19 species of amphibians have been recorded in the park.
New species of frog found
A new bright reddish-orange-coloured frog with multiple glands and extremely short limbs has been discovered in the Eravikulam National Park. The newly discovered species is restricted to less than three km2 on the peak of Anamudi and deserves immediate conservation priority, scientists S.D. Biju of Delhi University and Franky Bossuyt of the Free University of Brussels said in Current Science. The frog has been assigned the name Raorchestes resplendens. This frog, as compared to all other members of the genus, has multiple prominent glandular swellings: laterally behind the eyes, on the side of the dorsum, on the anterior side of the vent, on the dorsal side of the forearms and shanks, and on the posterior side of tarsus and metatarsus. Additional distinguishing characteristics include the colour of the iris (which is bright red), and extremely short legs.
Three major types of plant communities are found in the Park – grasslands, shrublands and forests. The terrain above 2000m is covered primarily by grasslands. However, there are numerous small patches of forests in hollows and gullies in these areas. The deeper valleys are extensively forested. Shrublands predominate along the bases of the cliffs and interspersed in rocky slab areas. The antibacterial Eupatorium glandulosum is found here.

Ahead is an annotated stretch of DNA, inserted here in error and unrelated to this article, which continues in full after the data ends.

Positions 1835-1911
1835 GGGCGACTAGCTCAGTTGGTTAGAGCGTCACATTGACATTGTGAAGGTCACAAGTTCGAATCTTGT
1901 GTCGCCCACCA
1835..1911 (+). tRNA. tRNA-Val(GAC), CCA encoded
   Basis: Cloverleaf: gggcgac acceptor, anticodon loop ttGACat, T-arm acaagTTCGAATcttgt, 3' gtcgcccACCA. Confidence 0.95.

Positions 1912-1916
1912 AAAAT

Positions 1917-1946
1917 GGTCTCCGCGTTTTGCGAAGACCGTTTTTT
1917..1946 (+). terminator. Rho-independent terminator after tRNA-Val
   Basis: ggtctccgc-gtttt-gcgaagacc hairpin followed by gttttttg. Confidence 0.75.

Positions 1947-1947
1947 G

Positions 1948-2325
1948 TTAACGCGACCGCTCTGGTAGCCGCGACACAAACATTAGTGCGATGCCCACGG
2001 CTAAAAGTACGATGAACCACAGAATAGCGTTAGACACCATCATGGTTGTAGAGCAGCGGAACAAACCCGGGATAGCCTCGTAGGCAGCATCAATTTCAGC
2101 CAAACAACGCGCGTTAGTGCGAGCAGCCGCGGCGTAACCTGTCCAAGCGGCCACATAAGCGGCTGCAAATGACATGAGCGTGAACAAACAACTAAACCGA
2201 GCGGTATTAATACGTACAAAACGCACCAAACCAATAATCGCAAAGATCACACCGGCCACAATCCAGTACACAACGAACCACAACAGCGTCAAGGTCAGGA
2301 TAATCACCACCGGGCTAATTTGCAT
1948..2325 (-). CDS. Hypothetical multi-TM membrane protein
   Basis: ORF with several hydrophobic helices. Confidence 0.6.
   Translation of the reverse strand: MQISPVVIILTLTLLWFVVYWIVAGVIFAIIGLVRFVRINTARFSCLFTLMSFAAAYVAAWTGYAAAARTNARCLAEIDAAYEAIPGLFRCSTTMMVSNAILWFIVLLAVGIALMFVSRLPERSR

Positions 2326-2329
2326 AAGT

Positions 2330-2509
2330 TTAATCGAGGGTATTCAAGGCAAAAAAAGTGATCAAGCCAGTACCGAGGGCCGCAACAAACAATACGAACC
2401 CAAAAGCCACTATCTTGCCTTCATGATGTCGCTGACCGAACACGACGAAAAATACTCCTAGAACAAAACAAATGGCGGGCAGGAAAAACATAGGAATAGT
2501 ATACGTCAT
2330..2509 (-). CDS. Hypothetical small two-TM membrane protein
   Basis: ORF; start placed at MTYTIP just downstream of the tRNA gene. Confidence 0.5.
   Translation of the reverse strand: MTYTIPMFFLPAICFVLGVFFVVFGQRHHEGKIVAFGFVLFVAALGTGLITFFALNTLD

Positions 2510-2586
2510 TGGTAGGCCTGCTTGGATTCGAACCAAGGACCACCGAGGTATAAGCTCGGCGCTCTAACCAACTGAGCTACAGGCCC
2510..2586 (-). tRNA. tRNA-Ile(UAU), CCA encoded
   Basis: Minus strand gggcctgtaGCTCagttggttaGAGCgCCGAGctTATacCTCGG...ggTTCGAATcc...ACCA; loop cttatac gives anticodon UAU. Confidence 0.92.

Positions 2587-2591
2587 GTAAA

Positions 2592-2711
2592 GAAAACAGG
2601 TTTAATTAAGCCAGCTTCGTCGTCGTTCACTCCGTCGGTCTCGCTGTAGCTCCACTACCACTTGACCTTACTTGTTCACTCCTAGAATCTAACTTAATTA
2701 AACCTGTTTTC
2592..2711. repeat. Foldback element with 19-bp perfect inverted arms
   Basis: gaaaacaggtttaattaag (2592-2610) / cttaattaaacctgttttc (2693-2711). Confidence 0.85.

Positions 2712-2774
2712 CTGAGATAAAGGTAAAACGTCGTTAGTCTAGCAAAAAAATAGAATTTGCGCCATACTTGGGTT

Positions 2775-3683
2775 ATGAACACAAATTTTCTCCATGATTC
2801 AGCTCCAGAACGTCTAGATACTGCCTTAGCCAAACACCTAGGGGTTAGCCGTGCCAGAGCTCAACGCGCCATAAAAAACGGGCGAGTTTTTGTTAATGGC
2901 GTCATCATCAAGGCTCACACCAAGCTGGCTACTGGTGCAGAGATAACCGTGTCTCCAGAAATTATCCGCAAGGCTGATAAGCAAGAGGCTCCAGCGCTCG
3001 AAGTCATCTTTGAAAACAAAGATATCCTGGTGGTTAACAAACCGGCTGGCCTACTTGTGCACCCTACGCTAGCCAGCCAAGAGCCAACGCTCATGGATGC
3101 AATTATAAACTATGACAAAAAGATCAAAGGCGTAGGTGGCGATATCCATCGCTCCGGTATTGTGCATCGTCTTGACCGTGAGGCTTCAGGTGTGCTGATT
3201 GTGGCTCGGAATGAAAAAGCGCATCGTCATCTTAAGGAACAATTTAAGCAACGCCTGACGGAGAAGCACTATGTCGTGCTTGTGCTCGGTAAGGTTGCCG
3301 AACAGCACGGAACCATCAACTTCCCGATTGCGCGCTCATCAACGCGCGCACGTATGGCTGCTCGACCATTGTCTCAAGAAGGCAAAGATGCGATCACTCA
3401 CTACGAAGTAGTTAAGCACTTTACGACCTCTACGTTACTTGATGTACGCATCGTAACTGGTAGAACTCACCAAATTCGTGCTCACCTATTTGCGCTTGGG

Prior to 1971, the area was managed as a game preserve by the Kanan Devan Hills Produce Company. The government of Kerala resumed control in 1971 (Kannan Devan Hill Produce (Resumption of lands) Act, 1971), and declared the Eravikulam-Rajamala Wildlife Sanctuary in 1975 to protect the habitat of the endangered Nilgiri tahr. It became a National Park in 1978.
Private vehicles are not allowed within the park. You can park your vehicle in the parking area by paying a nominal fee and enter the buses. Six mini-buses are operated by park staff as part of the visitor-management programme as well as a pollution-control measure.